“31. My health started deteriorating. My mind was disturbed to the extreme. Now another form of torture, unnatural sex. He would thrust on me at odd hours. I was no longer a human being but a slave to his wild passions.”

16. It is also observed that the wife has not denied the aforesaid averments while giving her evidence. She had in fact further elaborated the allegation of sodomy made by her in the complaint. The conclusion recorded by the Division Bench is as follows:
“We have given our thoughtful consideration to the while issue. It cannot be disputed that the appellant had made the averments in paras 13 and 31 of the complaints, which have been reproduced above. She has also not denied the same, rather while giving her evidence, she had further elaborated the allegations of sodomy made by her in the complaint. Wife cannot deny that she had compared her husband to a barking dog that she also made allegations against him for having behaved in a strange manner. She had also referred to him as heavy drunkard. Even if we leave aside the other allegations as made by the husband, we think that describing husband as dog and mimicking as animals and making allegations of sodomy would be enough to say that these amounted to cruelty on her part towards her husband. It cannot be denied that the wife had lodged various complaints and criminal proceedings against the respondenthusband. FIR under sections 498-A and 406 IPC was got registered by the wife. Respondenthusband, however, earned acquittal in this case. Another complaint filed before the Police Station Civil Lines, Meerut ended in dropping of the proceedings. Yet in another FIR got registered under Sections 417, 419 and 420 IPC, the respondent-husband was discharged. The record also reveals that still another FIR was got registered under Sections 354 and 506 read with Section 34 IPC on 18.8.1999 against the fatherin- law, an Advocate and son of an Advocate by the appellant-wife. We think that this conduct would exceed all bounds of moderation. A daughter-in-law making an allegation against her old and infirm father-in-law for molesting her would certainly be an intolerable behaviour, which can be termed nothing but an act of immense cruelty for a son, who was none else than the husband of such complaint-wife. This FIR was quashed on 20.3.2002. Seeing the cumulative effect of all these allegations, we would not have any hesitation to hold that the allegations of cruelty made by the respondenthusband stand established.”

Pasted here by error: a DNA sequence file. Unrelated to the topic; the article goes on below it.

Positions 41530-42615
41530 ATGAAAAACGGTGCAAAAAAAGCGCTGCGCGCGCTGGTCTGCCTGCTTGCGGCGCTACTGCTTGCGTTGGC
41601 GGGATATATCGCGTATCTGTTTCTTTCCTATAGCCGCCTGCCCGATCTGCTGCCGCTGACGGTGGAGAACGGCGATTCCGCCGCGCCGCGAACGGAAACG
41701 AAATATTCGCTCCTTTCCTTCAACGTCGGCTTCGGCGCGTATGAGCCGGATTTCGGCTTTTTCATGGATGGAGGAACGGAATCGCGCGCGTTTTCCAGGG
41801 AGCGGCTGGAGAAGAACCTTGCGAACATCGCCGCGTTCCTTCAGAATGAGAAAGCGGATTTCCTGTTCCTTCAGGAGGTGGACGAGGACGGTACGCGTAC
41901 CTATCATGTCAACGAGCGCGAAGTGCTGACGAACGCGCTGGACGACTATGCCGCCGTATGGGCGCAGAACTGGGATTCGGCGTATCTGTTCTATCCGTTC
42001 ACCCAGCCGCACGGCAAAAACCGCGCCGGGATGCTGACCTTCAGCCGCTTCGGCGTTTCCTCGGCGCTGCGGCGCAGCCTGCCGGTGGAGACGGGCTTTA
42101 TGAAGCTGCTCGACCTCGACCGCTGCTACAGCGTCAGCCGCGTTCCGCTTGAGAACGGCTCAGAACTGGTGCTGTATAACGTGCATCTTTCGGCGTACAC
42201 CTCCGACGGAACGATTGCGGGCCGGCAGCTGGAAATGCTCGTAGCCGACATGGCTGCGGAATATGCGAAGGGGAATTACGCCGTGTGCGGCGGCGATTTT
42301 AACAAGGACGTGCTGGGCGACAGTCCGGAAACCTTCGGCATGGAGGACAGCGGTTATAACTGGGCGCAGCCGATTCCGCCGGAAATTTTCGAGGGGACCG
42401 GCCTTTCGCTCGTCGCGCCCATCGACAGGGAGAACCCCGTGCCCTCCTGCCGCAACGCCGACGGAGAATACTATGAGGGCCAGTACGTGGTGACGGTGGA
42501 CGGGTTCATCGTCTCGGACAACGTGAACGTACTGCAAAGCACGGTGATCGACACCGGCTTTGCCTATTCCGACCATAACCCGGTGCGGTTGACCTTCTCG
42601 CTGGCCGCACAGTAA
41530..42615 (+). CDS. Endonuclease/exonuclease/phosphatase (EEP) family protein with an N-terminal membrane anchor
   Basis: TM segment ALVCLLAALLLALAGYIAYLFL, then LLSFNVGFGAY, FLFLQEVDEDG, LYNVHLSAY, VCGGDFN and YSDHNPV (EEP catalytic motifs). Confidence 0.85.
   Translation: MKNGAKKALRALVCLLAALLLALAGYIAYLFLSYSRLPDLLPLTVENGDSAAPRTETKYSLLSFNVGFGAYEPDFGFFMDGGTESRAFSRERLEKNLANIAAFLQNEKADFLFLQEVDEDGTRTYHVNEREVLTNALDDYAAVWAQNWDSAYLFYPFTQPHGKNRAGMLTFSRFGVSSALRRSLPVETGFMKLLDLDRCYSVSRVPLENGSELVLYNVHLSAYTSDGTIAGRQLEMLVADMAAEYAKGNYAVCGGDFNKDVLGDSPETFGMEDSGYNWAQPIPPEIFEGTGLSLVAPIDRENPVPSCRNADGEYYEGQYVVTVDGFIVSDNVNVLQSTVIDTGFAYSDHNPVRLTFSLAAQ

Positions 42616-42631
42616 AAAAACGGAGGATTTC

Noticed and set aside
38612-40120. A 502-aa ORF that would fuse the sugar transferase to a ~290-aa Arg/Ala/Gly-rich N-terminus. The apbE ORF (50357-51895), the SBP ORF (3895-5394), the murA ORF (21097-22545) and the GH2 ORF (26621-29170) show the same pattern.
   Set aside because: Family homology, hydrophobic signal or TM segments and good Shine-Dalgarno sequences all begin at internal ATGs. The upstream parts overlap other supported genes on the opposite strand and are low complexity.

17. Since the allegation of cruelty made by the husband had been accepted, the Division Bench further observed as follows:
“We would, accordingly, hold that the finding of the learned Single Judge in grating partial relief and that of the trial Judge in declining the relief of divorce cannot be sustained. We would, accordingly, set aside both the judgments and hold that the cruelty alleged by the respondent husband stands proved. As a result, we will dismiss the appeal and modify the judgment of the learned Single Judge to hold that the decree of divorce prayed by the respondent-husband is granted.”
The aforesaid judgment has been challenged by the wife in the present appeal.